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Friday morning ball-of-angst

hello, my blog-reading friends!
I hope this sunny morning finds you well. I woke up in a relaxed manner… but it all went downhill from there. Here’s why: I made the mistake of reading my HOROSCOPE! Yes, that’s right. I am feeling stressed out right now thanks to a tiny blurb in the Globe and Mail based on how the stars might, very generally, affect my fate.

I am a leo, so here’s what I got today:

LEO (July 24 – Aug. 23):

Sit back, close your eyes and imagine where you would most like to be and what you would most like to be doing by this time next year. Do you have what it takes to make it happen? Yes you do, so start on it now.

(want yours? find it here)

AHRRRRRRRG! What the poor old horoscope writer person doesn’t know is that she just put her finger on a very sensitive spot: the question of WHAT TO DO NEXT.

Now in the second year of my Master’s degree, it’s a question that is starting to come up a lot these days. “So, are you applying for a PhD?” is a question I get a lot. “No? Hmm. So what are you going to do?”

It’s frightening. I have just spent too much time desperately clicking through various PhD programs here and in the U.S in a panicked oh-my-god, should-I-be-doing-a-PhD-if-so-where-and-what-will-I-do-it-in frenzy. Not hugely productive.

Unlike people doing degrees in things that lead to jobs, I am doing a degree in Cultural Studies, which is just a nice way of saying, “you’re interesting. Too bad we have no idea what to do with you.”

It’s interesting, too, to look ahead and realize that at this time next year, I don’t even know where I’ll be living… or really, what I will be doing.

I am resistant to the idea of applying for a PhD just for the heck of it — that seems silly (that said, it’s how I ended up here… so maybe there is something to it?)

Regular blog readers will know that I went through a phase where I was being all at peace with the idea of not knowing.. at just trusting that somehow the universe and I would get it sorted out, and I’d find meaningful work and some kind of path to follow til I figure out what it is that I’m supposed to be doing. Well, let’s be honest: that’s a pretty passive way to live your life, right?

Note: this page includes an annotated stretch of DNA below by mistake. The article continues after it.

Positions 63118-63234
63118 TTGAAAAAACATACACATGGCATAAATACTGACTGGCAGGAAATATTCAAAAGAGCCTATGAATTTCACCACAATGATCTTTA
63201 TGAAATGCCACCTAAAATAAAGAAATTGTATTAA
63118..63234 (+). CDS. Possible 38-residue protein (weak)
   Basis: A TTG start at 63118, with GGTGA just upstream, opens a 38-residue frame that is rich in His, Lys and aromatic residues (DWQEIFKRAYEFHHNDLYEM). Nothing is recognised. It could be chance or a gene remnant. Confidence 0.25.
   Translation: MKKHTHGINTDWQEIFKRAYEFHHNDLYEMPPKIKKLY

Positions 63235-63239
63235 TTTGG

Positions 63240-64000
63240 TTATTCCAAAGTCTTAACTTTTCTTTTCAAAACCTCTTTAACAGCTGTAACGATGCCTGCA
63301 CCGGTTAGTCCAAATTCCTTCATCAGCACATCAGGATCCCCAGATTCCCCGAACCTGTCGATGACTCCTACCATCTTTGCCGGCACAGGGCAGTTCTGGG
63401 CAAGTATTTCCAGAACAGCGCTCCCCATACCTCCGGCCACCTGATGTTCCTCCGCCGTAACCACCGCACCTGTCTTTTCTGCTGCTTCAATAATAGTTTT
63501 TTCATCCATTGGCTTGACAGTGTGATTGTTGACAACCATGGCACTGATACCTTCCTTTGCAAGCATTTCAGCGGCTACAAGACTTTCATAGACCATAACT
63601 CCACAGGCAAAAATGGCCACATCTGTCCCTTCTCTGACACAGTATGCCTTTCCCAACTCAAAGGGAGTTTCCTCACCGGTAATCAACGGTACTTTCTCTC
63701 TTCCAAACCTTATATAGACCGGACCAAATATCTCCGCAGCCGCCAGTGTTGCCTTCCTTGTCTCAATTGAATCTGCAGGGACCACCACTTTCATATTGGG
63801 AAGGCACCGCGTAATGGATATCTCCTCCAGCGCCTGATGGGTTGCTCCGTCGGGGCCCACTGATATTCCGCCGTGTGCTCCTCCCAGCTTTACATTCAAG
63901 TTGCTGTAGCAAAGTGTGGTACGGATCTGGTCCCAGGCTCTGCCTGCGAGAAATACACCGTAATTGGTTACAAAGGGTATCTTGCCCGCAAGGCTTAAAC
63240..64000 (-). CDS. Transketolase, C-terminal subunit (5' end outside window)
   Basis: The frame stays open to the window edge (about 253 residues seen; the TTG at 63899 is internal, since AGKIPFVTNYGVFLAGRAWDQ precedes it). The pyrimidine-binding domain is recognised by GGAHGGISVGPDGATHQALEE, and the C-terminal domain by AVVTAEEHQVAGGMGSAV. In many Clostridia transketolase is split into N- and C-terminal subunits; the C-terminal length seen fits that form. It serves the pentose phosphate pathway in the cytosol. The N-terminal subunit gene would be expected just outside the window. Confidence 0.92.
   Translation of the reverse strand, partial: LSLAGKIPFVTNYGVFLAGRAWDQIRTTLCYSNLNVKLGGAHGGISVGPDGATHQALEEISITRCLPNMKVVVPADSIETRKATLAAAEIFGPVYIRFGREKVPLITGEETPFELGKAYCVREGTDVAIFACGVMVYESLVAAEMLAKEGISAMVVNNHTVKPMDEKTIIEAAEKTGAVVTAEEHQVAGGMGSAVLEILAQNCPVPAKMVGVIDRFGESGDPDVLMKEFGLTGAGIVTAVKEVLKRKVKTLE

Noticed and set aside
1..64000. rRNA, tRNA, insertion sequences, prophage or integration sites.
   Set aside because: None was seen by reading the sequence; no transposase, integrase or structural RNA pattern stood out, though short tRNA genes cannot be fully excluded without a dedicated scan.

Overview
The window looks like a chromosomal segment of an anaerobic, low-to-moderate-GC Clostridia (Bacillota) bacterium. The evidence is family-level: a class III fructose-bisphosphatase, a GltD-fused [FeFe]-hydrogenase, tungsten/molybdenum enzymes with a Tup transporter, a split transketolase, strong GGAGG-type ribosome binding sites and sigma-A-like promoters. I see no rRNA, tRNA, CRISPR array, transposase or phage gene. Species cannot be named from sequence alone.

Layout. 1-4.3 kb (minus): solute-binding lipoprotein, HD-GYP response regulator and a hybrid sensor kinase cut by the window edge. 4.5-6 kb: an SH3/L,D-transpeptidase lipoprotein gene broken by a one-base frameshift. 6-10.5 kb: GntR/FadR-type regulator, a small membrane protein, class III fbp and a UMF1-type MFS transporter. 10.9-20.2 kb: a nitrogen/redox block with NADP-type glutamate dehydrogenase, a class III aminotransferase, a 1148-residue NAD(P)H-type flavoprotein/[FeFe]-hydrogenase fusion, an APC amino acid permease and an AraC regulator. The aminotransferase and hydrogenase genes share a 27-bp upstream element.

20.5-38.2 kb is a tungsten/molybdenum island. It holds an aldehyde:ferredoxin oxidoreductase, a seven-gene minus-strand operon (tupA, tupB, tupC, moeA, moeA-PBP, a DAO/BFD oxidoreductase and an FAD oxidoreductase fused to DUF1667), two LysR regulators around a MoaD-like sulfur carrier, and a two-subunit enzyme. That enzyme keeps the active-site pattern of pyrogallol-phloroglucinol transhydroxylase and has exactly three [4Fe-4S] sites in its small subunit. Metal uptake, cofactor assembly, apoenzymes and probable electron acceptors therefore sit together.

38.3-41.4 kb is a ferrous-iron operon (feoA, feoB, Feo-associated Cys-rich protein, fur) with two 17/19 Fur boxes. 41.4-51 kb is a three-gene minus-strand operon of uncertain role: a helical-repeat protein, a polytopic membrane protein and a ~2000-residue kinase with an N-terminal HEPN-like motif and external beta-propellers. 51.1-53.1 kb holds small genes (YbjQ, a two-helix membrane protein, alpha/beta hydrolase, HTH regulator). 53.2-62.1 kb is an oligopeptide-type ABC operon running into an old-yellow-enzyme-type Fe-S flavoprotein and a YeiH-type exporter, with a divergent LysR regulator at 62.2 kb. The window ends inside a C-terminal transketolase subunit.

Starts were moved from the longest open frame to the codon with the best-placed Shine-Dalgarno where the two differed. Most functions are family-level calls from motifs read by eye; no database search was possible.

There are opportunities out there, and many of them have fixed deadlines (hello, funding?) — they’re all just out there waiting to be taken advantage of, right?

(what to do, what to do! Anyone else in this situation? I’ll take advice in whatever shape I can get it in these days…)

Posted in SGS Blog 2010-2011, Student Perspective
3 comments on “Friday morning ball-of-angst
  1. Vee says:

    Fortunately my horoscope today informs me that I don’t have to struggle for success–I can charm my way to the top. What a relief.

    I’m just finishing my PhD now, and it’s been a long, hard slog. Completing a PhD in the humanities takes a long while, and, as you are no doubt aware, the job market for new PhDs sucks right now and I think will continue to do so. This is not to dissuade you from doing a PhD, but if you don’t know what exactly you want to do it in I would be cautious. Doing a PhD and wanting to be an academic nowadays is more and more like wanting to be a professional musician or artist: you need talent, hard work, AND luck in order to make a comfortable living at it. If your passionate engagement with your research doesn’t sustain you in the course of your degree and beyond, what will? Do it only if you truly love it and are willing and able to make considerable sacrifices.

  2. Amy says:

    Doing a PhD unfortunately does not get rid of the “what am I supposed to do with my life” question – it only delays it by 7 years. Why not do this instead (which is what I did after completing the 7 year delay): write down your ideal job description, by brainstorming the kinds of activities you would be doing in an ideal work day. What would you be doing? Writing? Talking to people? Sitting? Moving around? Making movies? Dancing? Would you be working alone or with other people? Would you be focused on one topic or on many different topics? What is the mix of activities that will keep you happy and focused? This kind of exercise was helpful to me in clarifying that an academic career was not the right place for me, because the work is too isolated for my collaborative self. Maybe it will help you rule some stuff in/or out?

  3. Fiona says:

    People don’t know how annoying those constant questions are. Even people who should know better ie. other students, constantly ask them. Saying “I’m going to look for a job” isn’t enough, they want to know exactly where and at what you will be working, as if there was anyway you would know that a year in advance. And don’t people know “how is your thesis coming?” is not small talk, it is a taboo phrase?

    I know they often say this because they don’t know themselves and are looking for inspiration.

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